Microsoft web software is like a computer virus in government computer systems and must be banned, a meeting of the British Computer Society’s Open Source Specialist Group heard last week.
Called by Home Office lead architect Tariq Rashid, the meeting formed part of an investigation into why government open source policy has floundered. Rashid got a clutch of executives from the systems integrators who control 80 per cent of the UK’s £16-24bn public sector IT industry, sat them before a room full of open source advocates, and asked them to explain why the computer industry had become so stagnant under their watch.
Why for example, asked Rashid, had proprietary Microsoft technologies become entrenched in government systems? The audience seemed more sure of the answer than the panel of executives. The problem was proprietary Microsoft software. Rashid agreed.
Chris Kenyon, vice president of global OEM sales at Linux publisher Canonical, said some technologies had such a malignant effect they should be “banned” from government systems.
“Some software components are so fundamentally viral in the way they get used that the government may want to [reconsider], given that there’s convicted monopolist behind a couple of them,” said Kenyon.
Rashid had wanted to know why the “vast majority” of government websites were delivered using Microsoft’s Internet Information Services Web Server (IIS). Before long the meeting was considering how a phalanx of Microsoft internet technologies, including its Internet Explorer (IE) Browser and ActiveX system for distributing software applications, reinforced one another to the detriment of competing technologies.
Kenyon referred to his sales conversations with the IT chiefs of large organisations: “If they are predominantly on IE, you can guarantee that they have built ActiveX requirements in, and will have used IIS,” he said. He went on: “But…IIS encourages the use of ActiveX. You are automatically encouraging people to use IE, automatically locking them into Windows laptops.”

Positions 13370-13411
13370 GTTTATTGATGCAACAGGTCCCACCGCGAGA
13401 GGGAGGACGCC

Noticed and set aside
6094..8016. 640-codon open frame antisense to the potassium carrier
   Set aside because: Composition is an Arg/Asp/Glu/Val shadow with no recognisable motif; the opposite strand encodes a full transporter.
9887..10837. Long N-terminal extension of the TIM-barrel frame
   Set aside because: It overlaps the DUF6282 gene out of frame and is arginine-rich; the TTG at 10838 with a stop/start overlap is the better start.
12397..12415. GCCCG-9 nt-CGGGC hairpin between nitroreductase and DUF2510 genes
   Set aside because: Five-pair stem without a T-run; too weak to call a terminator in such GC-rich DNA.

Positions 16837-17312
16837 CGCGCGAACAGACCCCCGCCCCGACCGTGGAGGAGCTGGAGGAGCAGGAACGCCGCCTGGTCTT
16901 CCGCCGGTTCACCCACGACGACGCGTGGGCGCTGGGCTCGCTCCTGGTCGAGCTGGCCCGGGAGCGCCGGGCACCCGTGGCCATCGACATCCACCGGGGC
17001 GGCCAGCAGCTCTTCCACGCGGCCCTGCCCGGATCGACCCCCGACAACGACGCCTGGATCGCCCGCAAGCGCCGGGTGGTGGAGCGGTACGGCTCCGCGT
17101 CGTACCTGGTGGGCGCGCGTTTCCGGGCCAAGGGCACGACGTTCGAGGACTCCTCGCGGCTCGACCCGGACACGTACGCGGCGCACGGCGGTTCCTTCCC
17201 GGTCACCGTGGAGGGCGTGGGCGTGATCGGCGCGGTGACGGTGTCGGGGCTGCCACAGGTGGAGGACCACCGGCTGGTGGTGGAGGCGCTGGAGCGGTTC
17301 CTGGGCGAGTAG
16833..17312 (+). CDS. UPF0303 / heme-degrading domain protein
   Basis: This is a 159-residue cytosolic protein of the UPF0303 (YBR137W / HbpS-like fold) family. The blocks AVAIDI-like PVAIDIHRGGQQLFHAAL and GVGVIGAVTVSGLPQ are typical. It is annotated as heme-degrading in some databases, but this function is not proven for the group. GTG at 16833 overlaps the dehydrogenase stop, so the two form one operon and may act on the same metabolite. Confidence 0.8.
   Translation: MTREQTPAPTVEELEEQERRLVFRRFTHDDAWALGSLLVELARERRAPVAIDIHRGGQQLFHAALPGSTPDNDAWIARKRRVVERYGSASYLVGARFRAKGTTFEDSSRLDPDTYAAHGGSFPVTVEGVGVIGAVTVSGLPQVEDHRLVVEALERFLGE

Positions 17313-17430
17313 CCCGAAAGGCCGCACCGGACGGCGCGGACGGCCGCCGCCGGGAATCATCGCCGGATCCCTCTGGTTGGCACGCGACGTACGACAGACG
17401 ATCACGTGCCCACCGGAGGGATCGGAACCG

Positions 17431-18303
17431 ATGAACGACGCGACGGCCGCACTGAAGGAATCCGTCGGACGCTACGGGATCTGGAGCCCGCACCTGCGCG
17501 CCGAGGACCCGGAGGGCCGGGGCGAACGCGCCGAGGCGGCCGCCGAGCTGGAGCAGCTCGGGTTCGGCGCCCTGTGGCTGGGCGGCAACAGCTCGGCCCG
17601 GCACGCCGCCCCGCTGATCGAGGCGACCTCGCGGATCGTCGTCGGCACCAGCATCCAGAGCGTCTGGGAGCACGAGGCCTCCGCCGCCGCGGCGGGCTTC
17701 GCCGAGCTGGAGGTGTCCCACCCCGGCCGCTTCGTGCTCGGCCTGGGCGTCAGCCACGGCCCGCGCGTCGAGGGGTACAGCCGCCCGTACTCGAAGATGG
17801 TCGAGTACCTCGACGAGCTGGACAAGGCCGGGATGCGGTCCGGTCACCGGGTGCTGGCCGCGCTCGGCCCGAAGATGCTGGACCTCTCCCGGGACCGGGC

Was IIS “too dangerous and viral” to permit at all, he asked. “There are a few key elements of software stacks globally that if you choose proprietary software, you are setting a dreadful precedent,” he said.
“Outlook and exchange!”, someone shouted from the audience.
Kenyon, said these technologies “may be just so fundamentally viral” that their continued use prevented the government fulfilling its open source policy.
Approached after the meeting, Microsoft refused to comment. The open source community would say Microsoft was a virus, wouldn’t it? Kenyon sits on the board of Canonical, Microsoft’s arch rival.
But this was not all.
“I have to agree with what you are saying,” replied the government lead architect.
“We pay through the nose with when we get stuck with applications that are ActiveX-specific or browser-specific, which then in turn is desktop specific,” said Rashid.
It was, he stated, a question of open interoperability standards, or not as the case may be. He derided the use of “secret codes”, meaning the proprietary standards by which it was implied Microsoft systems interoperate – to the exclusion of competitors unless those competitors conceded to build their systems on Microsoft’s terms.
The meeting proceeded on the assumption that most public sector procurement officers had not even heard of Apache, an open source alternative to IIS, let alone considered that it might be preferable. The procurement system was much to blame. The public sector was awash with Microsoft and Oracle consultants. Procurement officers didn’t know anything about technology, they just did what they were told.
The government was doing a host of things to address it. Some might even discourage government procurement officers from installing IIS in a zombie-like fashion. They include ways of promoting open source software. They include a mandate for open standards “where possible”. They have not yet extended to hazard warnings for unhealthy proprietary systems, let alone a ban.
Rashid is hosting another meeting of the BCS Open Source Specialist Group this evening.